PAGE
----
Paddy Pimblett estimates that 8000 tickets have already been sold for his second Cage Warriors title defense on Saturday night in Liverpool.
To sell an abundance of tickets for anything in Liverpool on the same day as the Merseyside derby is an achievement in itself, but Pimblett thinks the big game has only helped the Echo Arena event.
“The buzz in Liverpool huge. I think the match has only added to the excitement,” he explained, fresh off a treadmill.
“A lot of people didn’t have a lot of time to get interested in my last fight if I’m being honest. That show had to be put together very quickly by Cage Warriors. Luckily, it still ended up being a success.
“For this one, we’ve had a lot more time to plan it. I think it’s going to be something special.”
It’s not only Pimblett’s fans that have a rekindled interest ahead of his fight with Nad Narimani, ‘The Baddy’ admits his mindset has changed dramatically from his last fight back in November, a narrow decision win over Julian Erosa.
“The last fight did my head in more than anything,” he conceded.
“Nobody understood my situation leading into the fight. I had a broken toe. I cut about nine kilos overnight and I had to cut about 15 kilos from about four weeks out.
“I was like an idiot-child eating chocolate, drinking hot chocolate and then spewing because of it. I was just an idiot ahead of that fight. You won’t catch me doing that again.”
Pimblett’s stock was flying high in 2016 with four successful outings for Cage Warriors. The Next Generation man has been one of most highly touted prospects on the European for the last two years, and although he is well used to the limelight, the criticism of his last performance still doesn’t sit right with him.
“I don’t understand the people who have been calling it a robbery. One of the guys from SevereMMA.com had it 4 to 1 for Erosa. What was he smoking that day?” he asked.
“I think it was Sean Sheehan. I’d like to know what he was smoking that day because to score that fight four rounds to one for Erosa he had to be smoking something. They’re all boxing fans that think they know how to score an MMA fight. They don’t.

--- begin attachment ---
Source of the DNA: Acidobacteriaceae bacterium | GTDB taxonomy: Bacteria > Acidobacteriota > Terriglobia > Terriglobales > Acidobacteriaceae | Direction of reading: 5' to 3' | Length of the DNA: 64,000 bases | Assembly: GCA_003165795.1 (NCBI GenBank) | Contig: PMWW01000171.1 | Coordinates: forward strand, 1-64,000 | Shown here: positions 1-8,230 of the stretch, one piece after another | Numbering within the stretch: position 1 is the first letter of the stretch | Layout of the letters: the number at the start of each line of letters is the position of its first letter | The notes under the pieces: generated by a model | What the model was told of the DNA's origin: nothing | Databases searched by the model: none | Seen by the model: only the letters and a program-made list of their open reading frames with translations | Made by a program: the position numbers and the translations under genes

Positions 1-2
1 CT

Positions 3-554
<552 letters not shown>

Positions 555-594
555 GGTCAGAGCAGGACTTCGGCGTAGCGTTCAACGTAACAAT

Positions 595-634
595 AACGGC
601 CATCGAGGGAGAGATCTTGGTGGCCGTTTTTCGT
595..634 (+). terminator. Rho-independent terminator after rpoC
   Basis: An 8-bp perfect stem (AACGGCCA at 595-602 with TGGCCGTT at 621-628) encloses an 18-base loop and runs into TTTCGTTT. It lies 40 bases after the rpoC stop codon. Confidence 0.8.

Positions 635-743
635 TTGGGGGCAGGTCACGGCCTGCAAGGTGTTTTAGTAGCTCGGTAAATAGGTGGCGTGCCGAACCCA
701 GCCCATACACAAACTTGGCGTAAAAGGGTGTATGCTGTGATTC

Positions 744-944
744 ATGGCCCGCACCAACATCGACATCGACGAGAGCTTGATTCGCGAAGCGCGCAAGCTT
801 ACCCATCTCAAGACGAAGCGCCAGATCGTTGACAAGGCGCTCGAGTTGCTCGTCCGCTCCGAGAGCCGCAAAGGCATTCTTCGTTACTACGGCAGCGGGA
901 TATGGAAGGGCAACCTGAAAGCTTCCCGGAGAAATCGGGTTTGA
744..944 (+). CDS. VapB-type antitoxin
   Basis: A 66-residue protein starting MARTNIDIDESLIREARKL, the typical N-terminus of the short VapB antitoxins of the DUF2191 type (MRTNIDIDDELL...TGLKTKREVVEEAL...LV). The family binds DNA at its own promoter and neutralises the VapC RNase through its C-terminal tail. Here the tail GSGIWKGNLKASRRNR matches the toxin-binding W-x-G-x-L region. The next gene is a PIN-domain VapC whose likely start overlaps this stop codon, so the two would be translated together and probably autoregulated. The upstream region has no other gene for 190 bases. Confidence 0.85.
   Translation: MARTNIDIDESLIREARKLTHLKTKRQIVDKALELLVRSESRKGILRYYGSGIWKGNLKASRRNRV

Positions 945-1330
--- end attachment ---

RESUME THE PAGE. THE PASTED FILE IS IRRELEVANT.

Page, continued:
“It was mad, to be honest. It was weird the way everyone was on-side until I had one bad night at the office. I still won and everyone was on my back. That’s how good I’m getting.
“I can understand people thinking that he won the last two rounds. I can remember when the fight finished I was thinking, ‘I’m four rounds to one up here.’
“Honestly, I thought I had won the last round easier than I had won the first three. People who gave him rounds two and three are just boxing fans who are scoring the knockdown over every other thing that happened in the round.
“MMA isn’t scored like that. You can’t just score the knockdown when someone has been completely controlling their opponent for three and a half minutes of the round. He briefly knocked me down and I still ended up in top position.”
Speaking to Pimblett on the week of his last two fights, you could tell that something needed to change in terms of his weight cutting procedure, or indeed, his competition activity that forced him to undergo the process.
The 22-year-old might not agree with his critics, but it’s obvious that he wasn’t content with his last performance when he reflected on it.
Ahead of his fight on Saturday night, the submission ace has enlisted the help of his local university to make his weight cut a lot of safer and manageable. He also revealed that his whole outlook on the fight game has changed considerably since the last time we saw him in action.
“That last fight woke me up. This is a far more professional Paddy Pimblett. It’s woke me up to a lot of things. It’s woke me up in terms of diet, fighting and not underestimating people.